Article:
Kawaihae in Kauai County, Hawaii — Hawaiian Island Archipelago (Pacific Ocean)
Pu'ukohola Heiau National Historic Site
Welcome to Pu置kohola Heiau, one of the most famous heiau (temples) in the Hawaiian Islands. This heiau is an integral component of the traditional Hawaiian social, political, and religious systems, and a significant place in the history of King Kamehameha I, who brought the Hawaiian Islands together under one rule.
Pu置kohola Heiau is a National Historic Site administered by the National Park Service and held in stewardship for the common benefit for Hawaiian people, for people of the United States, and for the world. Stories about Pu置kolola are found in oral traditions and in written records, providing us with the resources to paint a picture of life and events at Pu置kohola during the time of Kamehameha I. However, opinions vary greatly on interpretation of these historical events, and the viewpoint expressed here is just one of many.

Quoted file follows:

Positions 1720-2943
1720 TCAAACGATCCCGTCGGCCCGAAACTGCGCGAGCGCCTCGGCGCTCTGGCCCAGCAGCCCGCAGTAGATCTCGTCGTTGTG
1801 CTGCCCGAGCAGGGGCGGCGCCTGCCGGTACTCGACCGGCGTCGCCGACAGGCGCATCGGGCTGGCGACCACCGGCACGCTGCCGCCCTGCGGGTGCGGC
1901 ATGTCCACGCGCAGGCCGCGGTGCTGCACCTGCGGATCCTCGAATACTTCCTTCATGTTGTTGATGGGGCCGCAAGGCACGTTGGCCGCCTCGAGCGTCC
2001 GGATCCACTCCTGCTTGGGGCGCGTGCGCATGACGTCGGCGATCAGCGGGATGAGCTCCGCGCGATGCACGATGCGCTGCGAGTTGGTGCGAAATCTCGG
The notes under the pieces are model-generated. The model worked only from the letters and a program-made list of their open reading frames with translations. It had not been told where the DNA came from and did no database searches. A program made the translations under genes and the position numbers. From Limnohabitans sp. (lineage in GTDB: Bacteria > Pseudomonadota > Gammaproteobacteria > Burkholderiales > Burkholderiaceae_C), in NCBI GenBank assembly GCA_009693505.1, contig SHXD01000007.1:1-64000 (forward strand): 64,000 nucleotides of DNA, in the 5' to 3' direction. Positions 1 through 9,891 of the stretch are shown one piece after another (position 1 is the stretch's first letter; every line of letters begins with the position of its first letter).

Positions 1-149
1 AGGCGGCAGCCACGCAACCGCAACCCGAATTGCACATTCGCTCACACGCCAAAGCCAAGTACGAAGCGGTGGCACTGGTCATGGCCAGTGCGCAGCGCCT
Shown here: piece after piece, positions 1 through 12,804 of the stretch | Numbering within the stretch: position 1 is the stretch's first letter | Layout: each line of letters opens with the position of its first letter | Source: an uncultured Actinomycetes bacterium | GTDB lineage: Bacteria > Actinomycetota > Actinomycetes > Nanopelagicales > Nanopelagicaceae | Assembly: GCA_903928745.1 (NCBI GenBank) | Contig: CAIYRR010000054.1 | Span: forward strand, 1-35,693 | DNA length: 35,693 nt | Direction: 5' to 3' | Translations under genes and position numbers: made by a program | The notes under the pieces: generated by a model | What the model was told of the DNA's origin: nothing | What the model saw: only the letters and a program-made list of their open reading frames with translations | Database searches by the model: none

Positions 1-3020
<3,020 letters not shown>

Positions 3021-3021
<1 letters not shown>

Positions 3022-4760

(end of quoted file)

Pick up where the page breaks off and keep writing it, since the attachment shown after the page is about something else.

Erected by National Park Service-United States Department of the Interior.
Location. 20° 1.53′ N, 155° 49.296′ W. Marker is in Kawaihae, Hawaii, in Kauai County. Marker is on Kawaihae Road (SR270). Touch for map. The marker is near the entrance to the visitor center. Marker is in this post office area: Kamuela HI 96743, United States of America.
Other nearby markers. At least 8 other markers are within Pu'ukohlā Heiau (about 700 feet away, measured in a direct line); Mailekini Heiau (approx. 0.2 miles away); Pu'ukohola Heiau (approx. 0.2 miles away); Hale o Kapuni Heiau (approx. 0.2 miles away); Pelekane (approx. 0.2 miles away); Camp Henry C. Drewes (approx. 2.4 miles away); Puakō Petroglyph Archaeological District (approx. 5.4 miles away); Ancient Foot Trail (approx. 8 miles away).
Also see . . . Pu'ukohola Heiau National Historic Site. (Submitted on February 21, 2014, by Bill Pfingsten of Bel Air, Maryland.)
Categories. • Anthropology • Churches & Religion • Man-Made Features •
Credits. This page was last revised on June 16, 2016. This page originally submitted on February 19, 2014, by Don Morfe of Baltimore, Maryland. This page has been viewed 400 times since then and 19 times this year. Photos: 1, 2, 3, 4, 5, 6, 7. submitted on February 19, 2014, by Don Morfe of Baltimore, Maryland. • Bill Pfingsten was the editor who published this page.